My funds aren't flush, but hey, poets deserve some financial love. Diane Lockward sums it best: "Keep in mind as you juggle pennies that a poetry book is one of the best bargains around. Let's say a book has 40 poems in it and sells for $16. That means you're getting each of those poems for a mere forty cents! The poet labored over each one of those poems, probably spending days, weeks, months on each one. Each one of those poems can be read and enjoyed over and over. So this month treat yourself to some wonderful books and, at the same time, make a poet happy."

This month, as you're pelted with poems, remember that no one dies from alliteration. Life can deliver worse injuries. We're armed but harmless.



Win Books! Big Poetry Giveaway 2014

Break out the hats & horns, April is National Poetry Month! To celebrate, please join me in the Big Poetry Giveaway, an annual event in which dozens of writer-bloggers offer you chances to win their favorite poetry books. It's fun, easy & spreads good cheer.

My Big Poetry Giveaway

I'm giving away the following two books. To enter the drawing, leave your name in the comment section of this post.

Thin Skin
by Drew Myron

A book of my poems and black-and-white photos. Published in 2013, this is my first solo collection.

What others say about this book:

"She is the poet laureate of vulnerability!"
— Molly Spencer, The Stanza

"This collection confesses a vulnerability that has fostered a proud strength and authentic voice of empathy in its author. Thin Skin exposes the reader to life’s harsh elements, but also shows the way to refuge."
— Brian Juenemann, Pacific Northwest Booksellers Association

And Her Soul Out of Nothing
by Olena Kalytiak Davis

I can't get enough of this book. In fact, I keep giving it away and buying back-up copies. Olena's poems are sharp, piercing and true. I've highlighted, underlined and analyzed the pages to pieces — but don't worry, you'll get a fresh, new copy. 

What others say about this book:

"A treasury of broken meditations and chipped singing, moments of insight and yearning . . . Olena Kalytiak Davis’s poems find evidence of the spirit everywhere, in laundromats, in parking lots and frozen landscapes, in the panic of birds.”
— Dean Young

Big Poetry Backstory:
Five years ago poet Kelli Russell Agodon created the Big Poetry Giveaway. In doing so, she fostered enthusiasm for poetry while also weaving together a community of kind and generous poets. In that spirit, let me introduce myself.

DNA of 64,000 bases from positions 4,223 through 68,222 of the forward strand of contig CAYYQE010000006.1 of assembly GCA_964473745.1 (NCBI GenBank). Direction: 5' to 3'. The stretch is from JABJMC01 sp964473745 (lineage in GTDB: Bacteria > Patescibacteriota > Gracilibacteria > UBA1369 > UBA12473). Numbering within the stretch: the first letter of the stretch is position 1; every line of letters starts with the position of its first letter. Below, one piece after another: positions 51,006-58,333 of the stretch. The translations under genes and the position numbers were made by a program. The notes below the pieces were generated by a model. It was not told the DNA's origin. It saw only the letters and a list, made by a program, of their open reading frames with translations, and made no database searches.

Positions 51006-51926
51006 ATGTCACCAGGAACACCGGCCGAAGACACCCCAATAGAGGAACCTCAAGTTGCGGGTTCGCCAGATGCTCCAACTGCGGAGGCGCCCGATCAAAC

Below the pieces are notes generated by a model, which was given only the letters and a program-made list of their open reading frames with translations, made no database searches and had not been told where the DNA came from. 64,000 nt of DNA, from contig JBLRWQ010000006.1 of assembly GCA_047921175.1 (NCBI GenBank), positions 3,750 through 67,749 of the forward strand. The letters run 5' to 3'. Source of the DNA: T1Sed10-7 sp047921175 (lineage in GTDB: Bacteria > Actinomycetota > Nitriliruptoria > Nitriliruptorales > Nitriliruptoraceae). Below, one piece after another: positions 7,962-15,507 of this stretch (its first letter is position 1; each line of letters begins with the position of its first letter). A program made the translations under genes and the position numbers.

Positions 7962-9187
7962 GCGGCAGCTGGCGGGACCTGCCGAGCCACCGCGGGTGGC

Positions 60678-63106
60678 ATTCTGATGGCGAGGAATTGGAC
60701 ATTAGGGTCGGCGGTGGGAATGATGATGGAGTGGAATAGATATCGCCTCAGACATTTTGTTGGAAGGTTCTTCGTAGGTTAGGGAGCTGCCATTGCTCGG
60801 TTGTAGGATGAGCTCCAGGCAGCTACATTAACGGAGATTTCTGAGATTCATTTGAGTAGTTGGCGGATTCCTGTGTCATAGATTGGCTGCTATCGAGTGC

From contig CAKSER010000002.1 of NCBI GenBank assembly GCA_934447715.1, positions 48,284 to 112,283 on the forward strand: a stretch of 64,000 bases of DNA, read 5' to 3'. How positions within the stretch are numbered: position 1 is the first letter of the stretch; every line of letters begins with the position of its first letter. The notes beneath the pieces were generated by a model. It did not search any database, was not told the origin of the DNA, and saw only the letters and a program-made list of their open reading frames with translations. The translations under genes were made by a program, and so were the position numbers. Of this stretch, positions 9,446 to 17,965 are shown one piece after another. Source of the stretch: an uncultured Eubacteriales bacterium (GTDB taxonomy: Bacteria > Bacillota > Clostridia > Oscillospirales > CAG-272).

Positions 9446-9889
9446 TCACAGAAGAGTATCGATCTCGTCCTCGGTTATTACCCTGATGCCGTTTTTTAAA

A bit about me:
I'm a writer, editor and poet — who likes reading, writing letters, and people with quick smiles. When not writing, I encourage others to write. I live on the Oregon Coast, and maintain two blogs: Off the Page, sharing Thankful Thursdays and writing-based topics; and 3 Good Books, a feature at Push Pull Books in which I invite writers and artists to share their favorite books on a given topic.  

How to win a book:
To enter the drawing, please leave your name and email address in the comment section of this post by midnight (Pacific Standard Time) on April 30, 2014. A winner will be randomly chosen from all entries. Books will be mailed (to anywhere on the planet, at no charge) in May.

How to win more books:
It's a poetry extravaganza! Fifty writers are giving away over 100 books. View the list of participants here.

Good luck. Thanks for playing!



Thankful Thursday on Friday

gratitude's mixed bag

• the word marvelous • the first gin & tonic • national poetry month (next week!) • hanging on, letting go, knowing when and how and why • fresh air • reading the first page of a fresh book and thinking yes, this will be good • restaurants in which I don't have to shout or strain to talk and hear • sore muscles as proof that something is moving and working and alive • receiving a kind note • tears • shoes that slow me down but pick me up • a knowing laugh • a quick wit • guacamole • the hand that reaches across fog and rain and sadness to find mine • the ordinary duck, the fancy flamingo •


Please join me for Thankful Thursday, a weekly pause to appreciate people, places, things & more. Why? Because gratitude shifts your perspective, and expands your heart. Also, thankfulness is just good manners. What are you thankful for today?